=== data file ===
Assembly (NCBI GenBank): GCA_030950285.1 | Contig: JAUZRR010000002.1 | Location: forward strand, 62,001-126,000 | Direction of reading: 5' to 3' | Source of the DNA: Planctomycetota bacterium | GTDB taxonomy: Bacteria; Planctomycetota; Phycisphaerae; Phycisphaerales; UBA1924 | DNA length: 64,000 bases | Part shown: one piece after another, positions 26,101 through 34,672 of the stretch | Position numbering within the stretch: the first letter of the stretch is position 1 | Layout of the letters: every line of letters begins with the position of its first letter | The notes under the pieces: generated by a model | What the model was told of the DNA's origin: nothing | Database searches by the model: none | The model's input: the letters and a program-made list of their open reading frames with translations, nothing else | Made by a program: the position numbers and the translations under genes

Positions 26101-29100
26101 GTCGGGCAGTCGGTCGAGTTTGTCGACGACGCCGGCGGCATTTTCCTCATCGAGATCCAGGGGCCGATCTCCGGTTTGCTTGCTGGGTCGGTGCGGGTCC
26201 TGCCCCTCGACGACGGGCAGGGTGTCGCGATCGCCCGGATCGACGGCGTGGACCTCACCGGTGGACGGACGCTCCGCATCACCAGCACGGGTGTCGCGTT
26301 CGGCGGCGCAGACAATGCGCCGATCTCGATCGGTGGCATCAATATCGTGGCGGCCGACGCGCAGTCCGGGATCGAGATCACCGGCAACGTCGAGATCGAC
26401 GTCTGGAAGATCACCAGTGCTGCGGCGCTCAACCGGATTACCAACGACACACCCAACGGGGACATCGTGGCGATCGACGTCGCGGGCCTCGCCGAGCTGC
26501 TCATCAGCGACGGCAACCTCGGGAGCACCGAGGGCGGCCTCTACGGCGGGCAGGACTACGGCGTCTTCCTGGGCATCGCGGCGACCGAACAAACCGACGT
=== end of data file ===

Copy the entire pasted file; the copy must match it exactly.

Assembly (NCBI GenBank): GCA_030950285.1 | Contig: JAUZRR010000002.1 | Location: forward strand, 62,001-126,000 | Direction of reading: 5' to 3' | Source of the DNA: Planctomycetota bacterium | GTDB taxonomy: Bacteria; Planctomycetota; Phycisphaerae; Phycisphaerales; UBA1924 | DNA length: 64,000 bases | Part shown: one piece after another, positions 26,101 through 34,672 of the stretch | Position numbering within the stretch: the first letter of the stretch is position 1 | Layout of the letters: every line of letters begins with the position of its first letter | The notes under the pieces: generated by a model | What the model was told of the DNA's origin: nothing | Database searches by the model: none | The model's input: the letters and a program-made list of their open reading frames with translations, nothing else | Made by a program: the position numbers and the translations under genes

Positions 26101-29100
26101 GTCGGGCAGTCGGTCGAGTTTGTCGACGACGCCGGCGGCATTTTCCTCATCGAGATCCAGGGGCCGATCTCCGGTTTGCTTGCTGGGTCGGTGCGGGTCC
26201 TGCCCCTCGACGACGGGCAGGGTGTCGCGATCGCCCGGATCGACGGCGTGGACCTCACCGGTGGACGGACGCTCCGCATCACCAGCACGGGTGTCGCGTT
26301 CGGCGGCGCAGACAATGCGCCGATCTCGATCGGTGGCATCAATATCGTGGCGGCCGACGCGCAGTCCGGGATCGAGATCACCGGCAACGTCGAGATCGAC
26401 GTCTGGAAGATCACCAGTGCTGCGGCGCTCAACCGGATTACCAACGACACACCCAACGGGGACATCGTGGCGATCGACGTCGCGGGCCTCGCCGAGCTGC
26501 TCATCAGCGACGGCAACCTCGGGAGCACCGAGGGCGGCCTCTACGGCGGGCAGGACTACGGCGTCTTCCTGGGCATCGCGGCGACCGAACAAACCGACGT